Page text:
After another calèche accident, activists renew call to ban them
Animal welfare activists and carriage drivers exchange heated words in Old Montreal protest
As in years past, animal welfare activists called for an end to the iconic horse carriages in Old Montreal following an incident where a runaway horse collided with a car last week.
About 40 people stood in front of city hall on Sunday beside a miniature coffin with a horse puppet inside, which was drizzled in red corn syrup. They held placards saying "Shame on you" and "Stop paying to abuse horses."
"We're saying enough is enough," said Robert Boisvert, a protest organizer with the animal rights group 269 Life.
"What's it going to take to ban this? For a horse to run loose and kill a woman with a child?"
The runaway horse, pulling an empty carriage, rolled onto a car at the corner of Peel and Wellington streets in Montreal's Griffintown neighbourhood on April 20.
Similar protest last summer
A similar public reaction took place last year, when a horse fell on a metal plate on the street, and a photo of the distressed-looking animal made the rounds on social media.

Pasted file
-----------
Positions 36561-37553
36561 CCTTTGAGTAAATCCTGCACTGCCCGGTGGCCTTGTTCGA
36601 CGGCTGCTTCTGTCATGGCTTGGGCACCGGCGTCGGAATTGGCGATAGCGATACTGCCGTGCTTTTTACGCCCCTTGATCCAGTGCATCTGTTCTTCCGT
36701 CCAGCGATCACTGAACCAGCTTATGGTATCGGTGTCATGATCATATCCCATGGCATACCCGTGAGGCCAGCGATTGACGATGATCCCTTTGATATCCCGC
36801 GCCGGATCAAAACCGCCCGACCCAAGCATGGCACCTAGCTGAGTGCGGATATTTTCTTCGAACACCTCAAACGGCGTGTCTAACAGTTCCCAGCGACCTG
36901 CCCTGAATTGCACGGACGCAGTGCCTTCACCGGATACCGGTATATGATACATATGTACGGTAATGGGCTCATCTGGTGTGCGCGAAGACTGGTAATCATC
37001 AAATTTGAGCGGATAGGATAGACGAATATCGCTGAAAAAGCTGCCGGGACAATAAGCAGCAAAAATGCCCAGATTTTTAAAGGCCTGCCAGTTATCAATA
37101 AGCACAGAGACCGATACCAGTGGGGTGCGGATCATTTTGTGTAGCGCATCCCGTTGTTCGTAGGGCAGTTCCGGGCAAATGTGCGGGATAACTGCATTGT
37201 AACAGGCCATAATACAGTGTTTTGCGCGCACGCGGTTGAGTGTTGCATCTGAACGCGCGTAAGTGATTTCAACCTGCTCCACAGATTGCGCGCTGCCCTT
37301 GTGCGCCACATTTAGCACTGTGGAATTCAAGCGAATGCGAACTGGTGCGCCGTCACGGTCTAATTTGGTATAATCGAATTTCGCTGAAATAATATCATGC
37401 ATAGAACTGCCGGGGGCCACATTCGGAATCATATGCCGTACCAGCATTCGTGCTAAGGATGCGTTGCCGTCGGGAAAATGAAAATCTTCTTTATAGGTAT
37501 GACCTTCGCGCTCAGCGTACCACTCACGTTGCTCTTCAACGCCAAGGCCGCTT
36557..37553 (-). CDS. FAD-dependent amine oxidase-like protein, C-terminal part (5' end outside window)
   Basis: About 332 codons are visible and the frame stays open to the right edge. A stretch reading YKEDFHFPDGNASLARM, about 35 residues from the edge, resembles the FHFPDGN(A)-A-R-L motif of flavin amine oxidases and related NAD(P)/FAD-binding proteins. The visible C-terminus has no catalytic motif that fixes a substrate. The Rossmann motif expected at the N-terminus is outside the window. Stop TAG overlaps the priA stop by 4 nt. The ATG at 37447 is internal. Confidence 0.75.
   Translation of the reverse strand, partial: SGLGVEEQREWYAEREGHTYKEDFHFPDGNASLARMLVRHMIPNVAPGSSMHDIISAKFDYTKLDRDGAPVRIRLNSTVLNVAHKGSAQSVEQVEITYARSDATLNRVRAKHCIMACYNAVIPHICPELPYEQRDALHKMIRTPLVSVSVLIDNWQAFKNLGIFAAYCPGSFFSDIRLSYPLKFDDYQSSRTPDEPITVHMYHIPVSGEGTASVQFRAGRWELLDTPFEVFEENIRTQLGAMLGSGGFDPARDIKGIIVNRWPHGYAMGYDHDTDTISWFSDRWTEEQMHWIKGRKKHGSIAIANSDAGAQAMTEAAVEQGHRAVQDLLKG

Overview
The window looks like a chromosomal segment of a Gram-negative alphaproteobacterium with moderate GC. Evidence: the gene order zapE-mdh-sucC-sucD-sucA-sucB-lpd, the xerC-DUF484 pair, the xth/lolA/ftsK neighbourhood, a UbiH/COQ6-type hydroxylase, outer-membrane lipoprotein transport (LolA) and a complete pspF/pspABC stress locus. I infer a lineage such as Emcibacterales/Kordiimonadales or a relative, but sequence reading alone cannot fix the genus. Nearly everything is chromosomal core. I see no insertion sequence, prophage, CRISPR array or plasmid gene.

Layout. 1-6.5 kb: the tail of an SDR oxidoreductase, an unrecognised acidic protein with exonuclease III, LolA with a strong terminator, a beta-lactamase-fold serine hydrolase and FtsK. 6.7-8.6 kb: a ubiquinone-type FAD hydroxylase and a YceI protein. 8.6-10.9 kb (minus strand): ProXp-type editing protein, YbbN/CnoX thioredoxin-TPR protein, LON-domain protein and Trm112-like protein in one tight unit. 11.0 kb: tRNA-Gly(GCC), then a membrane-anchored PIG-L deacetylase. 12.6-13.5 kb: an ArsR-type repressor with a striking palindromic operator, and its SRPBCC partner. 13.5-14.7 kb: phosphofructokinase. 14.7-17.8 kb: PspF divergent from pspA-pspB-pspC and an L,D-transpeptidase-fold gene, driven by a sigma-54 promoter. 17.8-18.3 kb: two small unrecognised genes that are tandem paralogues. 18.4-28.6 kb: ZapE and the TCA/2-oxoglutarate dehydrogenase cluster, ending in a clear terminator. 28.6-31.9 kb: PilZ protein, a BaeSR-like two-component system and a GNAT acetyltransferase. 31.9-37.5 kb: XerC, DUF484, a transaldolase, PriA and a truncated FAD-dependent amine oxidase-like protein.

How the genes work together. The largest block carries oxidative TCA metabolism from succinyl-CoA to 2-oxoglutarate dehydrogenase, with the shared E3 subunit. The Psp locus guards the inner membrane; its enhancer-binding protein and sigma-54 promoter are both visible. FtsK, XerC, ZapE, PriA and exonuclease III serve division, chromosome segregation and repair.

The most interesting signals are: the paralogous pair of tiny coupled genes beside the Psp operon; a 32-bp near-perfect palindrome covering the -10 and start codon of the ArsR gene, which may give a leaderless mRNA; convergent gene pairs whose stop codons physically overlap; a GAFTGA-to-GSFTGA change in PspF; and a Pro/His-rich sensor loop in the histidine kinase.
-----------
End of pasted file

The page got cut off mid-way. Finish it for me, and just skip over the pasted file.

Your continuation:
As in last year's protest, activists claimed that Montreal's horses work in stressful conditions, live in filth, and are in poor health.
"It's 2016, we don't need horses and carriages in traffic," said Vanessa Mahoney, one of the people at this year's protest.
"We need to educate the public on what's going on behind the scenes. Animals are not our objects for business. Leave them alone," she said.
Horses are treated well: driver
And like last year, at least one calèche driver showed up to tell his side and debate the opponents of his work.
"The accident that happened was an accident. It happens with bikes, cars and buses. And with us it happens a lot less frequently," said Pierre Lauzier, who has been a calèche driver for 20 years.
"They say horses are abused. They have no proof," he added.
Lauzier says there are more veterinarian inspections by the city today than 10 years ago.
Last Thursday, a day after the incident, Montreal Mayor Denis Coderre said he is considering all options to make carriages safer, including banning them outright.
A report on the calèche industry, ordered by the mayor last summer, is expected to go public soon.
With files from the CBC's Raffy Boudjikanian